In Boone County, the first day political candidates can file to run for office each year is like a community event. On Jan. 8 at 8 a.m., six candidates filed for offices for the 2020 election cycle which includes choosing the Indiana Governor and the President of the United States.

This year Boone County will vote for several county offices including two commissioner districts, county council at-large seats (3), auditor, recorder, treasurer and coroner.

“Some of these offices are hard the first four years, before you really have a handle on things,” current Boone County Auditor Heather Myers said. She is running for her second term and brought several supporters as she filed for a second term.

“I’m serious about it,” Don Lamb, who is running his first county-wide campaign for a County Council seat at-large, said. “It’s a priority for me, so why not show that it’s a priority.”

Lamb is filling out the term of State Senator Brian Buchanan who left the council to take his current position. He won a caucus of precinct committee chairs. In 2016, Elise Nieshalla won her first term to the council and Marcia Wilhoite was re-elected to her third term on the council. Both women have filed again.

“This will probably be my last time,” Wilhoite said. “I’m a CPA, so it fits my skills.”

County Clerk Jessica Fouts said this is one of the busiest years in the election cycle because of the presidential election. Again this year, Fouts said voting will be available for the full week before the Primary on May 5.

There will be a total of nine, possibly 10, voting centers across the county, she said. Again this year, as last year, Boone County is participating in a trial of Voter Verification Paper Trail which shows voters a paper ballot of their electronic votes to ensure that the machine is working as it is intended.

The Boone County Courthouse will begin taking ballots 30 days before May 5 and Fouts encourages voters to come to the polls early.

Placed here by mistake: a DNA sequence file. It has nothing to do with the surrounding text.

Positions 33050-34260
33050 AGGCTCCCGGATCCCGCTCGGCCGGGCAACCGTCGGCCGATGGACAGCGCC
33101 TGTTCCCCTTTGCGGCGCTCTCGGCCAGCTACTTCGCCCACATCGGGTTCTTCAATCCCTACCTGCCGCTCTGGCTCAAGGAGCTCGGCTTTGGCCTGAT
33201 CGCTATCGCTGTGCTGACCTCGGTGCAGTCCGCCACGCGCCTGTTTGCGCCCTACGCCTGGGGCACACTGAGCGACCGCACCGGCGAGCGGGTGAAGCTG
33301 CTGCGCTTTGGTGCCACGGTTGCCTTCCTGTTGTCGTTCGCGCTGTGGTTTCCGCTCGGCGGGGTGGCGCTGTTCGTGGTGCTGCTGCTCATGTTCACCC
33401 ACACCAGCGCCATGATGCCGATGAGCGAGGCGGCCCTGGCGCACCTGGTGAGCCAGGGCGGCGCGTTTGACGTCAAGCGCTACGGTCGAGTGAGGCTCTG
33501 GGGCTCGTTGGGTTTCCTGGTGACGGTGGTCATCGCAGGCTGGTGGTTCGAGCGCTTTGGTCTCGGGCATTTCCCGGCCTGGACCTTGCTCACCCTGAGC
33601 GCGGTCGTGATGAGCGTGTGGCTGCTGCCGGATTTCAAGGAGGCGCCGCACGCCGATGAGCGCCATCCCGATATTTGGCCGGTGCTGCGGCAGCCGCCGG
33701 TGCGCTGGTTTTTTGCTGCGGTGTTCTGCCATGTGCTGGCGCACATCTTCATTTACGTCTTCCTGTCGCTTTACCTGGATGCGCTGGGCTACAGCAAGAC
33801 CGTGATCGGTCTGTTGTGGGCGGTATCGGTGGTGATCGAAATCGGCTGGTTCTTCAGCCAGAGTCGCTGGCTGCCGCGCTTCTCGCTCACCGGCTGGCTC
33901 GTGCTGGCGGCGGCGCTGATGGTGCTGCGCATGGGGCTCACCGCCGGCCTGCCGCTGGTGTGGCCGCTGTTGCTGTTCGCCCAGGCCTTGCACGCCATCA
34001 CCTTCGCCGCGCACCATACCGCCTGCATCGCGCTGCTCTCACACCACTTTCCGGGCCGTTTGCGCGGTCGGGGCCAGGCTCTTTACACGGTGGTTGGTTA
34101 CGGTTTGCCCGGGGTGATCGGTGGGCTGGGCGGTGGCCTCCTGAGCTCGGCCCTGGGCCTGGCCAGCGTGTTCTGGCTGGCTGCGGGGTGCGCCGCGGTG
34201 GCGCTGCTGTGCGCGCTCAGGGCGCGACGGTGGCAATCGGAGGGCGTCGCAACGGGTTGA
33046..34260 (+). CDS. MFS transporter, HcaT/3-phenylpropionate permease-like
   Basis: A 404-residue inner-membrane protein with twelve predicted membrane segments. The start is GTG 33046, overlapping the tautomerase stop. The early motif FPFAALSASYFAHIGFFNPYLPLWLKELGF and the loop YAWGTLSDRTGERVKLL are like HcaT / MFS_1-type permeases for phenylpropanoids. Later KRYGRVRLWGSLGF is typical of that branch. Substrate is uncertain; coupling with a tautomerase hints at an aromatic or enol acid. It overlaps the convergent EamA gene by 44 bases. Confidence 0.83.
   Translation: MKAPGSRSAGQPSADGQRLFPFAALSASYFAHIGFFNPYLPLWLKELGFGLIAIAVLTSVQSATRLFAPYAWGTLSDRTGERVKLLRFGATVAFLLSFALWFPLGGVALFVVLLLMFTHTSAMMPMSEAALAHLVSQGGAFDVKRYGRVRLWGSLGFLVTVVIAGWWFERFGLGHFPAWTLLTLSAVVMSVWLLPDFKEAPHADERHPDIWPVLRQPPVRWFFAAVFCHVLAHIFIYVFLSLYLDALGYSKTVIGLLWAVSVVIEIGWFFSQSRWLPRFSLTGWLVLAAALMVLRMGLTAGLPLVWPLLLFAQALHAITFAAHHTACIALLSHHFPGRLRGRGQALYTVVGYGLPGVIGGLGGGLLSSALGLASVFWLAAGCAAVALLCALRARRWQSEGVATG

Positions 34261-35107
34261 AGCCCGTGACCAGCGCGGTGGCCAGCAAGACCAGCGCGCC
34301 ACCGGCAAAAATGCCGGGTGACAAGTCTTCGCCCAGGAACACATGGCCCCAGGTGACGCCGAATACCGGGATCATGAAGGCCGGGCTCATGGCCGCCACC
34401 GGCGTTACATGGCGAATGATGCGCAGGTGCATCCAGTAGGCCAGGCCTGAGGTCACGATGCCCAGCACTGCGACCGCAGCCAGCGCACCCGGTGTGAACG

“Everybody is like, ‘I didn’t know you were open for 30 days,’” Fouts said. “They come the last week when it's busy. If you come early in April, you walk right in.”

The only difference, Fouts said, from previous elections is the deadline for absentee voting by mail. This year the applications must be in by April 23.

Another veteran of elections is Jeff Wolfe who will be making his fourth run as a Boone County Commissioner in Dist. 3. He said he spoke with some other candidates who said they were coming in to file and he decided to join them.

“It’s kind of nice to do it this way,” Wolfe said.

Donnie Lawson filed on Wednesday. He is running for a second term as Boone County Commissioner in Dist. 2.

Superior Courts 1 and 2 judges will also be on the ballot this year.

For the first time during a presidential election year, there will be council at-large seats in the election for Advance and Thorntown. In the fall, voters will choose members of the school boards in all four school districts.

Also on the ballot in 2020 is House of Representative districts 4 and 5, three state representative districts as well as statewide offices of Superintendent of Public Instruction, and Attorney General.

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